Nana and George got engaged. They had the wedding all planned. The church was booked, friends and Mom and Pop Hume donated their rations and got hold of some eggs for a cake, another friend had got a worn out parachute on the black market for a dress. George's leave was cancelled.

He managed to get a short leave a few months later, at hardly any notice, and they got married in a registry office – George in battledress, and Nana in a dark blue suit. Three months later, George jumped into Arnhem.

George always said he 'got out without a scratch', which he attributed to the good luck charm of my Nana's photo in his pocket. He wasn't killed, wounded or captured, so he became one of the survivors, known as evaders, who had to escape from occupied Europe. I don't know the story of how he did, but he made it home safely (lucky for me, since I called him Granda).

After the war, Nana found herself in the north east, and by 1951, with three kids under 7, and married to a fireman (Grandad). She wasn't content with that though, because through the 50s and 60s, she and Grandad fostered around a dozen other kids for varying lengths of time.
She used to take in animal waifs and strays too - she couldn't resist, hence my childhood preventing the cats chasing the budgies, and preventing the dog chasing the cats...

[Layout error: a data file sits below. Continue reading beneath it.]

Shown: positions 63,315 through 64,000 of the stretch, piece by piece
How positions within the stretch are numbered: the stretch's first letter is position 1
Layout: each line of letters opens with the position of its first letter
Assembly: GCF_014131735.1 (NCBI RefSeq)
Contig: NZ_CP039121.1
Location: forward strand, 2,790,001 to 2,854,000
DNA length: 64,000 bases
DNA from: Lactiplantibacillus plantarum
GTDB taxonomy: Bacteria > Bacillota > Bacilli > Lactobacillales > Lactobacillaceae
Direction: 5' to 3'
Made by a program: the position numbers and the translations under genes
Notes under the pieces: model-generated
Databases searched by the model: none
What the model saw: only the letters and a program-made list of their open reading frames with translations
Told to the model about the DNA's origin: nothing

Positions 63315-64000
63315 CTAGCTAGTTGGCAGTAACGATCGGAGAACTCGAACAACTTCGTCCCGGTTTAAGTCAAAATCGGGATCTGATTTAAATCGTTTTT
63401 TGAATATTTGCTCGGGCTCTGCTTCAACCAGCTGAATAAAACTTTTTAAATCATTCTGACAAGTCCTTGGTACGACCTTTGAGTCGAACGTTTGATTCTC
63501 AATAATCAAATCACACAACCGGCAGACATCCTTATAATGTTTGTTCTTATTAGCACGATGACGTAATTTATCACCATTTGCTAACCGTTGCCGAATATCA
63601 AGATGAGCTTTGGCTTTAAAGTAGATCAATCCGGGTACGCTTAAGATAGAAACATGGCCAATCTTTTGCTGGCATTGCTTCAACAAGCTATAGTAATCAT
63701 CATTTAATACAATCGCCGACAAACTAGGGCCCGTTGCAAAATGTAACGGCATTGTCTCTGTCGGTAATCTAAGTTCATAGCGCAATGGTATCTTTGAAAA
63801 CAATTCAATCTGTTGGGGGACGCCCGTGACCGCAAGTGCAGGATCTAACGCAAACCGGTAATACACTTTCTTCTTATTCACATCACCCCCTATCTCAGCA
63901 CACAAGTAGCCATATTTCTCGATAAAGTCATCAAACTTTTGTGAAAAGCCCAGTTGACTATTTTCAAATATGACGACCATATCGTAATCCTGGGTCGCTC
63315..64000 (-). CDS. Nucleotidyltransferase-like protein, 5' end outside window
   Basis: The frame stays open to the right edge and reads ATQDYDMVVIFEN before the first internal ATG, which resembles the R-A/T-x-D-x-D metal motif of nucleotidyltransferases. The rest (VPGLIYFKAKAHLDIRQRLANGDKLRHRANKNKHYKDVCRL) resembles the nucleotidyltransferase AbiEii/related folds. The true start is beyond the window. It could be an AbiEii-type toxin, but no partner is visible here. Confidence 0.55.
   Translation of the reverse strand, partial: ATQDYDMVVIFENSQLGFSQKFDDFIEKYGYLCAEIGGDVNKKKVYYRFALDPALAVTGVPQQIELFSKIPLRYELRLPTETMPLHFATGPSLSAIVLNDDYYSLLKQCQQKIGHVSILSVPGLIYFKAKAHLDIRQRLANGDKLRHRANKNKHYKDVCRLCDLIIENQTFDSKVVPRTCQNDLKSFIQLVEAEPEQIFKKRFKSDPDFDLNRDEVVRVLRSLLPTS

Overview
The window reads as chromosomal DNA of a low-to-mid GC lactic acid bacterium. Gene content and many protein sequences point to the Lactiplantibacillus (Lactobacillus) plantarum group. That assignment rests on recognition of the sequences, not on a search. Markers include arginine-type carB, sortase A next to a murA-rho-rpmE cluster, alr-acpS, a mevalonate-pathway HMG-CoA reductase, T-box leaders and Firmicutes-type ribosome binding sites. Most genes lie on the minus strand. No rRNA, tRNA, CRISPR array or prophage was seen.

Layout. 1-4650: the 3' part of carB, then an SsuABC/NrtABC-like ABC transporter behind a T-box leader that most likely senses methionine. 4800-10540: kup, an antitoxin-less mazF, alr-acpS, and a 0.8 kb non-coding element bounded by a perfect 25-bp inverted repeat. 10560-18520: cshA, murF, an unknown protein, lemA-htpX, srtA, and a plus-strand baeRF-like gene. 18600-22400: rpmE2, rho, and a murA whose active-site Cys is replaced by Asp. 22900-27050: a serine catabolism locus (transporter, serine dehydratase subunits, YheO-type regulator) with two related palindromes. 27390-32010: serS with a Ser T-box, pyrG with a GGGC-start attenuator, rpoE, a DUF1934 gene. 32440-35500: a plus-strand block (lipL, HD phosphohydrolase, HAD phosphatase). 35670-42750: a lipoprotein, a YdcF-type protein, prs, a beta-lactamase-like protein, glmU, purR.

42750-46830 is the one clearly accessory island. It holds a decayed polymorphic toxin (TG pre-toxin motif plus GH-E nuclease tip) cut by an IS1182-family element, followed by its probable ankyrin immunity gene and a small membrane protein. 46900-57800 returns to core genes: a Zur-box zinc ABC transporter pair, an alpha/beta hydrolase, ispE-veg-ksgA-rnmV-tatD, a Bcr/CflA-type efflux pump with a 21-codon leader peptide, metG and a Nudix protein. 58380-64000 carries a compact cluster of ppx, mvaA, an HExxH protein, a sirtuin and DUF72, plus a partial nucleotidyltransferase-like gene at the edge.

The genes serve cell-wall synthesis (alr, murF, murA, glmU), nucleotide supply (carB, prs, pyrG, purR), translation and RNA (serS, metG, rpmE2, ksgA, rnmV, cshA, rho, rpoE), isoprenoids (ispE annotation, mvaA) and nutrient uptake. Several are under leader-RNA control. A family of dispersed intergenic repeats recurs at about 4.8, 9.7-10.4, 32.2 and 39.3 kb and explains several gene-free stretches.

She also had double pneumonia three times and a major thyroid condition, but the woman was a force of nature, and nothing kept her down long.

Till in 1977, Grandad died, at 57, from lung cancer, and she never got over it. She couldn't even bear to hear his name. Little over a decade later, her youngest son, my Dad, died at 37. And four years later, without warning, at 9.02pm, she just stopped breathing. And everything I'd ever known was gone in front of my eyes

I try not to think of her that night though.

I remember us sitting by the fire watching Fred Astaire films together; of her cooking – baking with her, and her making mushy peas using tablets of bicarbonate of soda; of her teaching me to sew and forcing me to unpick it **again**; of the horror stories she told me about nearly sewing through her finger, as she was teaching me to machine sew using the same machine; of her taking me to Newcastle every Tuesday (pension day); of her teaching me to read, and taking me to the library every week; of how she used to tell me 'no you can't do that, because it's not appropriate, dear'; of her taking me to the beach; of her reading while she watched TV, and knowing exactly what was happening in the book and the show; of her dressing me up as Shirley Temple, because she always wanted a daughter of her own, and I happened to have natural blonde ringlet curls; of playing her Bing Crosby 78s; of how she had a summer wardrobe and a winter wardrobe, and they got swapped over every autumn and spring; of how her hat and coat ALWAYS matched; of us doing the Polka and the Charleston together round the kitchen like mad things...

It's hard to think it's been 25 years since I saw her last. In some ways it feels like yesterday; in others it feels like knowing her was a dream that never really happened.

So, Trudie Lough, 24.10.1920 – 29.8.1992, this is how I'll remember you, coat and hat matching, shoes matching collar... and with Grandad.